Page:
Less than 50 percent say that they can speak the Okinawan dialect
Ryukyu Shimpo conducts an attitude survey

Less than 50 percent say that they can speak the Okinawan dialect<br/>Ryukyu Shimpo conducts an attitude survey

Attitude survey in Okinawa 2011

January 1, 2012 Ryukyu Shimpo

The Ryukyu Shimpo conducted an attitude survey in November 2011 in order to gain an insight into the character of Okinawan people and to detect trends in society. This is the third of its kind after those carried out in 2001 and 2006. The percentage who answered, “I get along well or reasonably well with my neighbors” was 54.1%, down 8.4 percentage points compared to 2001 and 5.3 points down on 2006, indicating the quickening trend towards shallow relationships in the community.
The figure for those who answered, “I can speak Shimakutuba or the Okinawan dialect” was 44.7%, down 11.1% on 2001, with the percentage for this answer falling below 50% for the first time. Particularly notable was that 90% people in their 20s and 30s said that they are not able to speak the language, indicating a critical situation on this front. The percentage of people concerned about the presence of U.S. military bases was 44.2%, up 9.7% compared to 2006. It has risen from fourth position to become the next matter of concern after low income, which attracted 61.1% of responses.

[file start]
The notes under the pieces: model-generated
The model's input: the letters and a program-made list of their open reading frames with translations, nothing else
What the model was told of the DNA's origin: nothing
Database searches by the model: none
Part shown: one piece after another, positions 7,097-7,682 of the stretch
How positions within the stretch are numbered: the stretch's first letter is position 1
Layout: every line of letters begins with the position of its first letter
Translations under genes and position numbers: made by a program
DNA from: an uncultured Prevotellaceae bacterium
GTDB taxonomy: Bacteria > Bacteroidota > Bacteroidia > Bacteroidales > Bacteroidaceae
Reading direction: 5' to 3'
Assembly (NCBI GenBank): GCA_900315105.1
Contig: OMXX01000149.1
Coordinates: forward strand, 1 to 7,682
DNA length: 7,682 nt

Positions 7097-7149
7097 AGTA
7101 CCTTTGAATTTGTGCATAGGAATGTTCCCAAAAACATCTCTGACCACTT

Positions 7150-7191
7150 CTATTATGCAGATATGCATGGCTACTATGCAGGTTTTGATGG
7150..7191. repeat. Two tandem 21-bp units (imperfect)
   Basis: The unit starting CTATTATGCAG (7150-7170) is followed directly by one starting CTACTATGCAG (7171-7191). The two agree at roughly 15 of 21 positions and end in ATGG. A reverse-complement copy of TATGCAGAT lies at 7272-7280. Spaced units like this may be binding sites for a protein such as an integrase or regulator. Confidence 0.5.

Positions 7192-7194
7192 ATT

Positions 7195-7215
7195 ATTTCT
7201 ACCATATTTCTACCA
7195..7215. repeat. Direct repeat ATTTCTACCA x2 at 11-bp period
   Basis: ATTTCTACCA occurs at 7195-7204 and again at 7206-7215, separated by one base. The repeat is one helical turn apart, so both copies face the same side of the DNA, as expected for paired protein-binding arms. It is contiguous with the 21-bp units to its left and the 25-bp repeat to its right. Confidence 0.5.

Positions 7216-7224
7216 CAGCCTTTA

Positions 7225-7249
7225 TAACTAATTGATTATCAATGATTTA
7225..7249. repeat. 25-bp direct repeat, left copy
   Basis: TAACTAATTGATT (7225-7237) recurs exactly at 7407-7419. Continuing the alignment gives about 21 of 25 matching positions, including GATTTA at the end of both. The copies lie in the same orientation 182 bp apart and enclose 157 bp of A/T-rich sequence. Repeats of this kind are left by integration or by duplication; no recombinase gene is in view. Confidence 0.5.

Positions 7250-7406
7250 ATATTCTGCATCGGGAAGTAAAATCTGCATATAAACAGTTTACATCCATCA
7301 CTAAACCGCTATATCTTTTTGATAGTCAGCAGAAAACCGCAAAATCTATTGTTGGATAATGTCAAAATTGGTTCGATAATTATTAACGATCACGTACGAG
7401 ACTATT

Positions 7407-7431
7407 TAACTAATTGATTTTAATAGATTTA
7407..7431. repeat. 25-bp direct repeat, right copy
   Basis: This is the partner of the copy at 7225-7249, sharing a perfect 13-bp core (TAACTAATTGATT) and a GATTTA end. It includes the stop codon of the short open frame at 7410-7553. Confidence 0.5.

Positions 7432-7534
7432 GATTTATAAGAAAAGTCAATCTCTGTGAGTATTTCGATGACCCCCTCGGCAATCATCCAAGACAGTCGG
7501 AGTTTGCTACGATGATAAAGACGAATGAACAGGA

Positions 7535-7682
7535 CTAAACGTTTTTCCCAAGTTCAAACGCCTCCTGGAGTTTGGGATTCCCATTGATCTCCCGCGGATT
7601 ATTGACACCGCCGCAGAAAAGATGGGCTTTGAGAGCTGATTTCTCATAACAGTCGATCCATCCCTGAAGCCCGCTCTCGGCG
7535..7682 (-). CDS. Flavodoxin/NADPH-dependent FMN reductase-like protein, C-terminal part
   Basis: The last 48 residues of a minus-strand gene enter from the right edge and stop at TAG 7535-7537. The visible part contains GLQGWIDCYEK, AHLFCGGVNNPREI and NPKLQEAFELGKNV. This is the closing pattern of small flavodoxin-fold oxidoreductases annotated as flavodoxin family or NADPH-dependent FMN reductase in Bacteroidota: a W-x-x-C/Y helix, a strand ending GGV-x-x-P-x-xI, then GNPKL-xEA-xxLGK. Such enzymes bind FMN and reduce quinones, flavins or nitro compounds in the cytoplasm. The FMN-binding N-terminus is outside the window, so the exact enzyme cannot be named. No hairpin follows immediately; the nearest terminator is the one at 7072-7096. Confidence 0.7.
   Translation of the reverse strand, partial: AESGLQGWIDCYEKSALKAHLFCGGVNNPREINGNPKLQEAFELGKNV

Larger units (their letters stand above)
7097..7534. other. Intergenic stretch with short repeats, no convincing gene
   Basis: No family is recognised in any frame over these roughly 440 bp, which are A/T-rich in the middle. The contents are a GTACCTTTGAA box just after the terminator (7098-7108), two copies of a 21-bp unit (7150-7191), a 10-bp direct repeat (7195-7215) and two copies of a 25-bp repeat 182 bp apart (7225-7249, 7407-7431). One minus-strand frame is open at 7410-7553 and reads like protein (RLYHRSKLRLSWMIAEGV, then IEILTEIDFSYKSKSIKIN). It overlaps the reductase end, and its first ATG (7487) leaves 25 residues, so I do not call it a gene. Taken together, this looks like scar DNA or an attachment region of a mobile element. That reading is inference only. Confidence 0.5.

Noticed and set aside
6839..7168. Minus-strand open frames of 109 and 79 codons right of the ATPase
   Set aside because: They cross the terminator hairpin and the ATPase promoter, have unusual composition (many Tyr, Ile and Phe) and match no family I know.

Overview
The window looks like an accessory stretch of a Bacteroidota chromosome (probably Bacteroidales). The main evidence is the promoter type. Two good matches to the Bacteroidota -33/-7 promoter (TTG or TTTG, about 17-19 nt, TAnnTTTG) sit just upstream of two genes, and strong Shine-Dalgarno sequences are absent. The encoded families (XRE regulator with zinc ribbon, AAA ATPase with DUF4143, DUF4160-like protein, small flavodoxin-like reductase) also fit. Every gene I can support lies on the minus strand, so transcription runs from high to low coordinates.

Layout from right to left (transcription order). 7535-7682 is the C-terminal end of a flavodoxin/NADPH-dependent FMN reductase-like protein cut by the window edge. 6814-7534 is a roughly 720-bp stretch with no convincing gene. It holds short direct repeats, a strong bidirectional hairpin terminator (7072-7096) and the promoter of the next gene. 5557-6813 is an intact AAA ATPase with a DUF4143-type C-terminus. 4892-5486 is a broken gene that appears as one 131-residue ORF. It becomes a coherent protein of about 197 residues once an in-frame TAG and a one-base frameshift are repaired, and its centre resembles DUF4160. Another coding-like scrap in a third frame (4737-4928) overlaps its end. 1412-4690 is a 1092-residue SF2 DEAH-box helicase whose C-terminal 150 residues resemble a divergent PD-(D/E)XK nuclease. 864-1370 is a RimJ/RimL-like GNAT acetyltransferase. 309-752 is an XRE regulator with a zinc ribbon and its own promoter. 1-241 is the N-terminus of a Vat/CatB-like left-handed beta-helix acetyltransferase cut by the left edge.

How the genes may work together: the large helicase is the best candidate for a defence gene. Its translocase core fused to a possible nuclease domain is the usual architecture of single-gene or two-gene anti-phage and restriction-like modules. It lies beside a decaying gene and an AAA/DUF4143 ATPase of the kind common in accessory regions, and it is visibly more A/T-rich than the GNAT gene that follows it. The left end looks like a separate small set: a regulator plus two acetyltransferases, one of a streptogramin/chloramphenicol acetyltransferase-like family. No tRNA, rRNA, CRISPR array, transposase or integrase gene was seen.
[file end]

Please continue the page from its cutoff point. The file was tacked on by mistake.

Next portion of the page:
With regard to neighborly ties, 38.9% answered “Only exchange greetings,” up 7.1 points compared to 2001, “Very little” was also up 1.5 points to 6.4%. Among the young generation in their 20s and 30s, the result combining the two answers accounted for 70%, which is radically different from those in their 40s. A total of 47.9% of people said that they took part in the community events and festivals “often” or “sometimes” which was down 9.9 points compared to 2001. On the other hand, people who answered that they “hardly ever” or “never” participate in such events increased by 9.9 percentage points.

While 26.3% of respondents commented that they can understand but cannot speak Shimakutuba, 21.7% said they have some ability in the language, and 7.3% of people said that they don’t know it at all. There are significant gaps among the various age groups, especially with regard to the answer “I can both speak and understand the language.” The percentage is 86.8% for people in their 70s or older, 75.0% for those in their 60s, 51.5% for the 50s, 27.9% for the 40s, 13.7% for the 30s and 10.1% for those in their 20s.

The answer “reduce” or “remove” the U.S. military bases reached 65.9%. With regard to the future political status of Okinawa, 61.8% want to continue its current status as a prefecture of Japan, 15.3% want it to be a special administrative region which includes the option to be an autonomous state, and 4.7% want independence. Pride in being Uchinanchu and towards Okinawan culture is about 90%, which remains as high as in 2001 and 2006.

In the survey, 2000 Okinawan residents over 20 years of age were randomly selected from a list of eligible voters. Polltakers visited the 1137 people who responded and carried out interviews between November 11 and 24, 2011. The response rate was 56.9%.

(English translation by T&CT, Shinako Oyakawa and Mark Ealey)

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